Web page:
What can we expect from the TV drama, though? The anime followed the manga storyline quite closely, while the live-action movies had a delightfully unexpected twist that kept true to the original manga but also kept it fresh for those familiar with the series. The musical is set to premiere on April 29 so it’s not yet known how the duel between Light and L will play out. Since it has been nine years since the completion of the manga, there has been plenty of time for writers to come up with variations on the plot to keep fans on the edge of their seats.

Casting news has also been suspiciously absent. Who will we see starting in the titular roles? The actors from the live-action movies haven’t played those parts for almost nine years, so it’s likely that they will cast new actors. Whoever they bring in though, will have a tough time trying to surpass Kenichi Matsuyama’s performance as L.

More information will certainly be released in the coming months…

Korean illustrator gives Western fairy tales a whimsical Eastern makeover

 

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RocketNews 24/Bored Panda:

What would some of our favorite Disney fairytales and Western stories look like if they had been conceived in Eastern Asia? Korean illustrator Na Young Wu has an idea – her illustrations feature Disney characters new and old reinterpreted through the prism of modern Korean cartoon illustration, also known as “manhwa” (the equivalent of manga in Korean).

Wu, who also goes by “Obsidian,”(@00obsidian00) on Twitter, is quite a prolific illustrator. She has created character illustrations for games such as Japanese mobile game Furyoudou~Gang Road~ and Korean production Age of Storm: Kingdom Under Fire Online.

It’s been a year since the release of the mega hit animation Frozen, but as much as some of us can’t wait for it to fade into the shadows, the icy queen and her Frozen empire are still staying put in the spotlight, as if the movie had only been released last month.

We previously saw Elsa and Anna looking glam in some beautiful Chinese dresses. Bet you’re not surprised that we found her donning a Korean hanbok this time! Some of you might be thinking, “RocketNews24 is writing about Frozen AGAIN”, but don’t roll your eyes just yet, because Elsa is just one of the many stunning East-West fusion pieces that Korean illustrator Na Young Wu has created. Check out her other Western fairy tale interpretations after the jump!

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Although the girls she created for Furyoudou~Gang Road~ are an impeccable mixture of cute and sexy, it is her Korean manhwa drawing style that really brings out the unique atmosphere in her Korean-Western fairy tale series.

 

Alice in Wonderland
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Little Red Riding Hood
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Beauty and the Beast
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The Frog Prince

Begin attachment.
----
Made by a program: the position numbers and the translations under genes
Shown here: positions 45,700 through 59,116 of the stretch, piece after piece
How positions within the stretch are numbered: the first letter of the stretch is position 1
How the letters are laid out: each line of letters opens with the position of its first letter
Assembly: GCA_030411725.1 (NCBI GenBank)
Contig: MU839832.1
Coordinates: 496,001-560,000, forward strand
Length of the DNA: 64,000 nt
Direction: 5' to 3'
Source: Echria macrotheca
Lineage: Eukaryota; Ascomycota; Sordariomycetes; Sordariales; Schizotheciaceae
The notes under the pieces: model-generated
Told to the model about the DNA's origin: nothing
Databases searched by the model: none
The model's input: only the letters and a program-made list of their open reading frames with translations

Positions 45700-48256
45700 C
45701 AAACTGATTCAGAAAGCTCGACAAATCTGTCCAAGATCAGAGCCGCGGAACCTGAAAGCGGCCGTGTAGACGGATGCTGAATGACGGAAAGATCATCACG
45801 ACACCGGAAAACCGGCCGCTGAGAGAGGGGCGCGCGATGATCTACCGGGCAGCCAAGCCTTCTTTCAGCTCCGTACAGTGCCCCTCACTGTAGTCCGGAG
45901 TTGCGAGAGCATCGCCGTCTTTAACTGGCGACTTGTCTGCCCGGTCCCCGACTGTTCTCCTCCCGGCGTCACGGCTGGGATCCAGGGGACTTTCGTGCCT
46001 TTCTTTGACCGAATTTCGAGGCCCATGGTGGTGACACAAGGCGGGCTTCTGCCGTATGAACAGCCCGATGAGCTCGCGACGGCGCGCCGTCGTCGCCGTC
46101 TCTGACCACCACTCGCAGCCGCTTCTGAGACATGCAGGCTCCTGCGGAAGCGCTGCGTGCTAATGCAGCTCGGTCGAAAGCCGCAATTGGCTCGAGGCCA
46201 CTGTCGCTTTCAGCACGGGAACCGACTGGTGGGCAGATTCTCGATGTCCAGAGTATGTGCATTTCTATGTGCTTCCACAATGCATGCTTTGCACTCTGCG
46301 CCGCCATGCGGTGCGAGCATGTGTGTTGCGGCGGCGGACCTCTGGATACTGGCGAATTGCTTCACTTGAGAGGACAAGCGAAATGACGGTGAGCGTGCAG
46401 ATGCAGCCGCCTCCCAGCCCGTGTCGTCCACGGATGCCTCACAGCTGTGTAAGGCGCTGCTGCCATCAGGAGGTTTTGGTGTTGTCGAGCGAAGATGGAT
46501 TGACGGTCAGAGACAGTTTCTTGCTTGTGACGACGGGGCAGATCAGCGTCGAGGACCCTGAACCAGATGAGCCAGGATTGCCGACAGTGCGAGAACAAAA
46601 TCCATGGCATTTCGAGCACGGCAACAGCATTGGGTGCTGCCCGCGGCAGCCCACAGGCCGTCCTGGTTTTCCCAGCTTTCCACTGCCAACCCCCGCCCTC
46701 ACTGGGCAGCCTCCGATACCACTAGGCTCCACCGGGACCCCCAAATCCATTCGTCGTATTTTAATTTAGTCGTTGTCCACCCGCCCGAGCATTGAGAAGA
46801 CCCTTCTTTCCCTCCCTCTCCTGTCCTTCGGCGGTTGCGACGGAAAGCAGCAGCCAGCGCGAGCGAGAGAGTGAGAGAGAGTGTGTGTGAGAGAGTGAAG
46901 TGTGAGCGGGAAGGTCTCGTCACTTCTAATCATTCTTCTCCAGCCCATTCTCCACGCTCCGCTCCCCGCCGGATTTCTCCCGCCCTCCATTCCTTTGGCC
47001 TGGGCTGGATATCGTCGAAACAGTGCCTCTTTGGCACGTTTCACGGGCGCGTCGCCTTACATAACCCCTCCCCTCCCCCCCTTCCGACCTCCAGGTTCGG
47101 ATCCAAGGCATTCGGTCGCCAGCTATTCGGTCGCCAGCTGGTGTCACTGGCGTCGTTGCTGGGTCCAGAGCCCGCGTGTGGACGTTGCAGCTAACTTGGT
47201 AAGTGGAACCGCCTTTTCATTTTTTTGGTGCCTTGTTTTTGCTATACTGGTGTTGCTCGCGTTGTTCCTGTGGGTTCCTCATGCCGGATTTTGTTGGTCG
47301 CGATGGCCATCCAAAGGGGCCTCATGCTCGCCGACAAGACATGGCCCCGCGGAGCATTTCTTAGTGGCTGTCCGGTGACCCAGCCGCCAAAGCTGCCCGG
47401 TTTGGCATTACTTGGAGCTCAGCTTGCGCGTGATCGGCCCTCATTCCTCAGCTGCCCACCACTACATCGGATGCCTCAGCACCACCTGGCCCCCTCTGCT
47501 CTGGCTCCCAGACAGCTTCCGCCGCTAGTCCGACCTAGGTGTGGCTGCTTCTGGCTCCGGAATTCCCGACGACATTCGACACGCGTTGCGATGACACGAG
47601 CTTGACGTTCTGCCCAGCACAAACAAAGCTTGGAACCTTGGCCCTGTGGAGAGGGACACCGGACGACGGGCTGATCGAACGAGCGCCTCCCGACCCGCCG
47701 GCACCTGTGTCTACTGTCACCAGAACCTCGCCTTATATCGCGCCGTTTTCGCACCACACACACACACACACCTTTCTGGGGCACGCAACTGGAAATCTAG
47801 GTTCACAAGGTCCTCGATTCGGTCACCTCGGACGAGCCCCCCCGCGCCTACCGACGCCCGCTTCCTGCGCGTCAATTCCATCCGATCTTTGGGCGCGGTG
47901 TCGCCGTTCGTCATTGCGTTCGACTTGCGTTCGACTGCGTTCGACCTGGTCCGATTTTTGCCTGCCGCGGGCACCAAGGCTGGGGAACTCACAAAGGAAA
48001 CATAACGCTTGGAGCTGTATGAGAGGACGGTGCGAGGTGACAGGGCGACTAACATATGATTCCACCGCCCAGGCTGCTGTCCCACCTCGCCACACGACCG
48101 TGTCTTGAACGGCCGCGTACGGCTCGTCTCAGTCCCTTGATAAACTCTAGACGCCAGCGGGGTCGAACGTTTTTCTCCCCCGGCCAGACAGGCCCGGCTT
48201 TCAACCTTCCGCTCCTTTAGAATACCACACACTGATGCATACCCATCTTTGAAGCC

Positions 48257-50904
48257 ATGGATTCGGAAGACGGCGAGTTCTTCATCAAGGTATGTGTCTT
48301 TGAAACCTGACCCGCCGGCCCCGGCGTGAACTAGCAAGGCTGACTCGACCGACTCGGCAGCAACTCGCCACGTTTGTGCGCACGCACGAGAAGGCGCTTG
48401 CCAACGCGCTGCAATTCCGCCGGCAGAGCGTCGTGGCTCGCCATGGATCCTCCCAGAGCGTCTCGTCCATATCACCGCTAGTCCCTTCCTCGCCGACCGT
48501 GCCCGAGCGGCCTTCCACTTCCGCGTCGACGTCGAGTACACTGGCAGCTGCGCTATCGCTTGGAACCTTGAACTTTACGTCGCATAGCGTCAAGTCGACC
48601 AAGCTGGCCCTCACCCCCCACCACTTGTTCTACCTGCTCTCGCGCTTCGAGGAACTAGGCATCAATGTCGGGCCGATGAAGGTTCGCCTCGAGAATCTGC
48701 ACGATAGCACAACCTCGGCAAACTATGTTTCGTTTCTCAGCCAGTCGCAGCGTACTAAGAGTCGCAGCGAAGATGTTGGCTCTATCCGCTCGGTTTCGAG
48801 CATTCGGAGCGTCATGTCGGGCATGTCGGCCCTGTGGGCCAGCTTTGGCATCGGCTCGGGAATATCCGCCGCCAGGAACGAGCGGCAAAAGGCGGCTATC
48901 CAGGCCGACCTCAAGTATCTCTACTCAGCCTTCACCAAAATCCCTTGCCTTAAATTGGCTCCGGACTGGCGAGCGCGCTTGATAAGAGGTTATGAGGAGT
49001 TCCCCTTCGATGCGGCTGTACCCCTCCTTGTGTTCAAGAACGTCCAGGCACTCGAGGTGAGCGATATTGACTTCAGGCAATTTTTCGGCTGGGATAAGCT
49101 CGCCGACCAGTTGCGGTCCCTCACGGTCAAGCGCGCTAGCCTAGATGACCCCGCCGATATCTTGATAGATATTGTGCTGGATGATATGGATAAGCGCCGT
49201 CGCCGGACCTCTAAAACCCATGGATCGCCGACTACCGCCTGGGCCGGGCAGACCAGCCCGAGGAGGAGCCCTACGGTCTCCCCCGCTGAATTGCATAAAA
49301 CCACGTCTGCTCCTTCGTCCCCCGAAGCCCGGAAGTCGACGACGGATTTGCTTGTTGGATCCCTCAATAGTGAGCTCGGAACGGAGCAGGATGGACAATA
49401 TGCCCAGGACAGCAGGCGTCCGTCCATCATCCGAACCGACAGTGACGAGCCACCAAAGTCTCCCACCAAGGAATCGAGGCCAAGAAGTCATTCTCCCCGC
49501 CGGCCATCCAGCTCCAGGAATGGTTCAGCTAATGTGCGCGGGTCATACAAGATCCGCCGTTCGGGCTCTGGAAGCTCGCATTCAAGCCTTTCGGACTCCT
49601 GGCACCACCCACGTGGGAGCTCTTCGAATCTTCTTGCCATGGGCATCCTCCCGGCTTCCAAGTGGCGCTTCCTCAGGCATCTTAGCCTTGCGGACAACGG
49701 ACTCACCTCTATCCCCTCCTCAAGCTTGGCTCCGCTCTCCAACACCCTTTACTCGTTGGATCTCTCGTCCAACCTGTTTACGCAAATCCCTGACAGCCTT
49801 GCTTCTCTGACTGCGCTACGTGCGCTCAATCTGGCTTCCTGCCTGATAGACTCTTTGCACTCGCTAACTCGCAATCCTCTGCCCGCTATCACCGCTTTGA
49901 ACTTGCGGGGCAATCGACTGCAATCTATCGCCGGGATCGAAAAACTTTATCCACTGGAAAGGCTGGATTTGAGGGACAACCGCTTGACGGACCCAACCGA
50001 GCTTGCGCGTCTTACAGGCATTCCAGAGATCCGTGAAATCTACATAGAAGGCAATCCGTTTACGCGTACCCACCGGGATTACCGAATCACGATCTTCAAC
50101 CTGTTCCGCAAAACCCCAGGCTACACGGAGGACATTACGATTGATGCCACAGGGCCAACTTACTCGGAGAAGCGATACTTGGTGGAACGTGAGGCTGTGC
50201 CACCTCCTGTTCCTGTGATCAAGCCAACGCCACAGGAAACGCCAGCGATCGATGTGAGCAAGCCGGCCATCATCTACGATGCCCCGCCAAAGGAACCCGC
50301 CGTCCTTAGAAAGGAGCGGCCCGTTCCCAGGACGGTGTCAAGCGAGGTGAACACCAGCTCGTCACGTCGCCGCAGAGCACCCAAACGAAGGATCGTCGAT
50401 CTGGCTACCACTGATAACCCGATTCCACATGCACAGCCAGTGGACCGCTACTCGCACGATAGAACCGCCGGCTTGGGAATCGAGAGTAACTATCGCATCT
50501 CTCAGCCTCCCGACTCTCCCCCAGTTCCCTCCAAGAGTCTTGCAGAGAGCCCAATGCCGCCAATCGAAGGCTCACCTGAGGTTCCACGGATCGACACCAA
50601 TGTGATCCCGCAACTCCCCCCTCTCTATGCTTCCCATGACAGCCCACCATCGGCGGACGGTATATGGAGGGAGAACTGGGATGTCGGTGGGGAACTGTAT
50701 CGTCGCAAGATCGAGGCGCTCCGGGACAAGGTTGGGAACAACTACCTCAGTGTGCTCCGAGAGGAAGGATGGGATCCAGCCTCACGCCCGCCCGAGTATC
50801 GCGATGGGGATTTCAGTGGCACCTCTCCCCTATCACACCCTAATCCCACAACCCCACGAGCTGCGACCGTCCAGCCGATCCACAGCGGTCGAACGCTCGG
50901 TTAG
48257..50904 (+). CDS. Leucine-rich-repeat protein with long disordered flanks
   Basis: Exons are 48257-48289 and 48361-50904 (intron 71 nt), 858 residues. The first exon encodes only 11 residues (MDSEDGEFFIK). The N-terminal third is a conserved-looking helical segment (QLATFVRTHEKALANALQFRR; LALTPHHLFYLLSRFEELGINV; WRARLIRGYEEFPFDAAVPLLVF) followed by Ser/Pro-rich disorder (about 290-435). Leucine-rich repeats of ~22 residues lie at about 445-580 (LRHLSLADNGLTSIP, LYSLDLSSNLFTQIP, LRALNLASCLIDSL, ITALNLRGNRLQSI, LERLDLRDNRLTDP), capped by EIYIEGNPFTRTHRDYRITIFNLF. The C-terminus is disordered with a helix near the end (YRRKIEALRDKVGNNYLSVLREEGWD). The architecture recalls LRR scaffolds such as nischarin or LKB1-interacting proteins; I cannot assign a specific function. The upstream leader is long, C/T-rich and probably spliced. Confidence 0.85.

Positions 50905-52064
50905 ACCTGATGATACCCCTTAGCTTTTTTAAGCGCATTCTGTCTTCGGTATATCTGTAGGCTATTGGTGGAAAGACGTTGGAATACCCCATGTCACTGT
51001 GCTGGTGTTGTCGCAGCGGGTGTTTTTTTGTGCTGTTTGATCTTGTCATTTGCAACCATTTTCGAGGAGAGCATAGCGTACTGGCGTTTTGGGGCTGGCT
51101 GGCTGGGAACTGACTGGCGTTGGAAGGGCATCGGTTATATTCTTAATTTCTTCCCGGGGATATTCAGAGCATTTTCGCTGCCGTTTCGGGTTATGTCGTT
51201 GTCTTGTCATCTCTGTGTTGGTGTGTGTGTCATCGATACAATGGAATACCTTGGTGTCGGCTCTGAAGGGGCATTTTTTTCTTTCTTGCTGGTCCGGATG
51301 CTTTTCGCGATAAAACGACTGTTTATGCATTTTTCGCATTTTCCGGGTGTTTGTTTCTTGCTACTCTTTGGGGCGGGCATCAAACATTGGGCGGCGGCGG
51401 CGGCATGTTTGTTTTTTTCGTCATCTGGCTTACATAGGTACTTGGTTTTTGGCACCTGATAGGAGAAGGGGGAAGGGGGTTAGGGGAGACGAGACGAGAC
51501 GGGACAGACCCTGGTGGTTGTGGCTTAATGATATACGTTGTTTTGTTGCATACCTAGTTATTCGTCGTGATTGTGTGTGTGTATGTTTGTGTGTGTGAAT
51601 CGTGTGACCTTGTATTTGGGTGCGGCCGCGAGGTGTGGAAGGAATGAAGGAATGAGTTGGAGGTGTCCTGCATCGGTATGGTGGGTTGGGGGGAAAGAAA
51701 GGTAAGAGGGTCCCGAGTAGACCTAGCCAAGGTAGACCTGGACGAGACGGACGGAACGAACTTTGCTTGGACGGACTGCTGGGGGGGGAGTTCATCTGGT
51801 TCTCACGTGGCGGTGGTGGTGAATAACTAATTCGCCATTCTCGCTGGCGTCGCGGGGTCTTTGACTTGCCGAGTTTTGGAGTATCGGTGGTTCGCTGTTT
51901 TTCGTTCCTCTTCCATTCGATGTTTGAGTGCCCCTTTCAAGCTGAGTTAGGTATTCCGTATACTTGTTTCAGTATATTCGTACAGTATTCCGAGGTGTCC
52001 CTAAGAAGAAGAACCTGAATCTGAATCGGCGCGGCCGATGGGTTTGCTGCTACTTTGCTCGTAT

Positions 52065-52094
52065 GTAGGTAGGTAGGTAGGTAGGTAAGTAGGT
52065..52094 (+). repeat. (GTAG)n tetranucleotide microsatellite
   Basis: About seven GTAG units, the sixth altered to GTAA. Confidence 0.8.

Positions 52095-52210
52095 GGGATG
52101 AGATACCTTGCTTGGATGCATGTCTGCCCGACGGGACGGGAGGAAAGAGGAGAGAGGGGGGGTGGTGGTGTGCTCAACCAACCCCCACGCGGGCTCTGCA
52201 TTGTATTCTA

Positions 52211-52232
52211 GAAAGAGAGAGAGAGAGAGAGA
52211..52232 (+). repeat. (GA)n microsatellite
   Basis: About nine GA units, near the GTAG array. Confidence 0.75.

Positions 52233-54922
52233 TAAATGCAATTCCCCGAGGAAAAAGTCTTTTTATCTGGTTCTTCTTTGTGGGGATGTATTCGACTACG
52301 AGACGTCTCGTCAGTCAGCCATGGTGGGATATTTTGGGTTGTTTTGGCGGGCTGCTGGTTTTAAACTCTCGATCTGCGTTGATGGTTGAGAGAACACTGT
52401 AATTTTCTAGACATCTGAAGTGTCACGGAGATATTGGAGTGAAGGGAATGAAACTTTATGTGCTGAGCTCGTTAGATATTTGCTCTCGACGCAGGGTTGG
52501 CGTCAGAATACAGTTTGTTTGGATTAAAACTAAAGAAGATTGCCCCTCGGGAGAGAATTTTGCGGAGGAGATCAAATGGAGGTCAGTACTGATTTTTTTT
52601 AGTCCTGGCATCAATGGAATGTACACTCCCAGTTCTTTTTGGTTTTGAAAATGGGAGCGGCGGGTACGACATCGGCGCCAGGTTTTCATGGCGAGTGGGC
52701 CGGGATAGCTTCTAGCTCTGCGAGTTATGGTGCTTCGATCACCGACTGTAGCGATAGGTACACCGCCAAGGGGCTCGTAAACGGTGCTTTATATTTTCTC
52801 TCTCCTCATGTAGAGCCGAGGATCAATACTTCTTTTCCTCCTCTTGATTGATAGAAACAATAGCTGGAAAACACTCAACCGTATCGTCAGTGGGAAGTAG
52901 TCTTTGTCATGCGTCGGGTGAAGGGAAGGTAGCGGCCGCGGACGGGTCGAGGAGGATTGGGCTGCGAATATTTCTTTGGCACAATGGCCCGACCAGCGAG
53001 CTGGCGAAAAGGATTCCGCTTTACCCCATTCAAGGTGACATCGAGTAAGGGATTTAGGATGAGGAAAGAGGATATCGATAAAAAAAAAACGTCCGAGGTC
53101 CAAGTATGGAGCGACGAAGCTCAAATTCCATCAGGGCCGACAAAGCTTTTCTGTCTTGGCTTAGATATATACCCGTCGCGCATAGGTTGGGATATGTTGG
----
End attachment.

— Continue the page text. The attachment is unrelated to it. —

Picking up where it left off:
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The Little Mermaid
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Snow White
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Head over to Obsidian’s blog or Twitter to see more of her fantastic illustrations!

“Your Illustrated Guide to Becoming One With the Universe” by Yumi Sakugawa

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 Audrey Magazine:

One year after her debut comic book, I Think I’m In Friend-Love With You, artist Yumi Sakugawa has released her second book, Your Illustrated Guide to Becoming One With the Universe, complete with nine black-and-white, ink-illustrated metaphysical lessons about how to slow down, appreciate your surroundings, overcome your insecurities and feel more connected with the world around you.

As a self-help junkie who used to read a lot of self-help books to get through periods of depression and extremely low self-esteem,” she says, “this book is my own way of contributing to the self-help genre, but in a more visual format that is very different from the usual style of self-help books.”

Originally intended to be part of an online course before it became a book, the content was inspired by Sakugawa’s own meditation practices that she’s been doing (and doodling about) since 2008. Some of the other illustrated meditation practices she created while she was working as a blog editor on a wellness website include “Anxiety is a Heavy Rock,” “Sometimes It’s Okay If The Only Thing You Did Today Was Breathe,” “How To Be A Silent Witness To Your Thoughts,” and “There Is No Right Way to Meditate.”

An excerpt from Your Illustrated Guide, where she advises people to have cake and tea with your demons, was selected as part of the Best American Nonrequired Reading 2014 anthology.

This section is also her own personal favorite. “Loving my own weaknesses and flaws is never easy for me, and thinking of that lesson helps me put things in perspective,” she says. “I also love hearing from other people how that lesson has helped them through their own personal struggles and issues.”

Details Hardcover, $14.99, adamsmedia.com.